By Jason Lange
WASHINGTON (Reuters) – The Federal Reserve debated cutting interest rates more aggressively at its last meeting, although central bankers were united in wanting to avoid the appearance of being on a path to more rate cuts, records from the meeting showed.
The U.S. central bank cut rates by 25 basis points at the close of its July 30-31 meeting, with minutes of the meeting published on Wednesday showing broad concern among policymakers over a global economic slowdown, trade tensions and sluggish inflation.
“A couple of participants indicated that they would have preferred a 50 basis point cut,” according to the minutes, which added that policymakers favouring such a move were concerned by inflation being too low.
Since that meeting, the Fed has come under increasing pressure to cut borrowing costs more, including a call by U.S. President Donald Trump on Wednesday for the Fed to slash its benchmark rate.
However, Fed policymakers agreed at their July 30-31 meeting that they did not want to give the impression they were planning more rate cuts.
“Participants generally favoured an approach in which policy would be guided by incoming information … and that avoided any appearance of following a preset course,” according to the minutes.
U.S. stocks held on to session gains after the minutes were released, with the benchmark S&P 500 Index <.SPX> up about 0.75% on the day.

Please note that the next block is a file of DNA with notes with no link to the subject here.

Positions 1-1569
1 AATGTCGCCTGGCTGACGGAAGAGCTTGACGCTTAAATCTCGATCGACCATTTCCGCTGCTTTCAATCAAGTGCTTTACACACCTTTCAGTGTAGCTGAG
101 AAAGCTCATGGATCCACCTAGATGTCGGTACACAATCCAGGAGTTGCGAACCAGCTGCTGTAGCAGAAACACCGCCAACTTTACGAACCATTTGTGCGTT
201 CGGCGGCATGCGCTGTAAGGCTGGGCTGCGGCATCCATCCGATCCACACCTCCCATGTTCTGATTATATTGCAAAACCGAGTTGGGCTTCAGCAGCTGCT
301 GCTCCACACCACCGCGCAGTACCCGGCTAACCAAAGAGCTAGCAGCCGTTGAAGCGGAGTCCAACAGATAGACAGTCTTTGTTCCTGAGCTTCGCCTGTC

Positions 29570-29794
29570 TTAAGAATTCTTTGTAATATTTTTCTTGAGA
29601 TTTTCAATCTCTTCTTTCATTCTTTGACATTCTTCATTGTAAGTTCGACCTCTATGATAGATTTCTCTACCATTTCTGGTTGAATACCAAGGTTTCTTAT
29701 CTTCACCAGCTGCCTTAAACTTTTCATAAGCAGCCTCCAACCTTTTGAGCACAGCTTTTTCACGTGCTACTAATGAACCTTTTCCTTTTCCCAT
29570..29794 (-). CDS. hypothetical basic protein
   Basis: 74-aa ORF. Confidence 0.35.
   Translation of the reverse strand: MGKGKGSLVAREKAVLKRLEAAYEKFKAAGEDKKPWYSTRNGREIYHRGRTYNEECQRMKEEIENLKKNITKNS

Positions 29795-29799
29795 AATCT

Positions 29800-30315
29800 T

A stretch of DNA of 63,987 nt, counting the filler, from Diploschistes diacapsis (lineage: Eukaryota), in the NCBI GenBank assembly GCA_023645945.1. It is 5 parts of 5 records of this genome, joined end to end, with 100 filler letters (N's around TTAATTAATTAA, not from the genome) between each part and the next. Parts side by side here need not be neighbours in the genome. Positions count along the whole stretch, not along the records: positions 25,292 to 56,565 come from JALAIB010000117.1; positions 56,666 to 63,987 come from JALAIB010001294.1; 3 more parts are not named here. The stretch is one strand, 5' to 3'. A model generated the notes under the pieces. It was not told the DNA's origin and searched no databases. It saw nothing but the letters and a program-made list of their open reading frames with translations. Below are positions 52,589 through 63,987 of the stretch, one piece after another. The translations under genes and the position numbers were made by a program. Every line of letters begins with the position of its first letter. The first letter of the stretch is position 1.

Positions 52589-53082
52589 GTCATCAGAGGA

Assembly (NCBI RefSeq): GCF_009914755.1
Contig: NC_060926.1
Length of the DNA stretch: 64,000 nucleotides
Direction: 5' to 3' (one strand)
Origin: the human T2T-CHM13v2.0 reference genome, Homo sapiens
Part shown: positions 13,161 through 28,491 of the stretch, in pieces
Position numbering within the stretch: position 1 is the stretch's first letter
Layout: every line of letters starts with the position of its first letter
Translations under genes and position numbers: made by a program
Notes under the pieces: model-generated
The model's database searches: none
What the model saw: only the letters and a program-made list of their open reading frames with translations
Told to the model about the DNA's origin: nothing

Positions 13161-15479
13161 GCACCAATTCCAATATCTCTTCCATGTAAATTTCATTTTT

“The Fed clearly wants to be flexible. They are clearly worried about some of the global tensions that are out there, whether it is trade or Brexit or some of those international developments,” said Willie Delwiche, investment strategist at Baird in Milwaukee.
Yields on longer-dated U.S. Treasury securities dropped to the lows of the day. The 10-year note <US10YT=RR> yield slipped to 1.55%, while the 30-year bond <US30YT=RR> dropped back to near the key 2% level, last trading at 2.02%. It fell below 2% for the first time ever last week as diminishing expectations for U.S. economic growth fuelled demand for safe assets.
The dollar weakened fractionally against a basket of major trading partners’ currencies.
The comments on Wednesday by Trump, who has repeatedly criticized the Federal Reserve’s policies, come as he seeks to downplay worries that a trade war between the United States and China could weigh on the U.S. economy and trigger a possible recession before the November 2020 presidential election.
Minneapolis Federal Reserve Bank President Neel Kashkari, who does not have a vote on the Fed’s monetary policy committee this year but participates in policy discussions, urged the Fed on Wednesday to use pledges about future policy, known in central banking as “forward guidance,” to boost the economy.
The July 30-31 policy meeting also included discussion of the Fed’s research into potential changes to its approach to setting policy. A number of policymakers said the Fed could have been more aggressive in using bond purchases to fight the 2007-09 recession.
However, policymakers also said tools like bond purchases and forward guidance might not be enough to eliminate the risk of policy being hampered in the future when the Fed’s benchmark rate gets close to zero.
(Reporting by Jason Lange; Additional reporting by Lewis Krauskopf in New York; Editing by Andrea Ricci)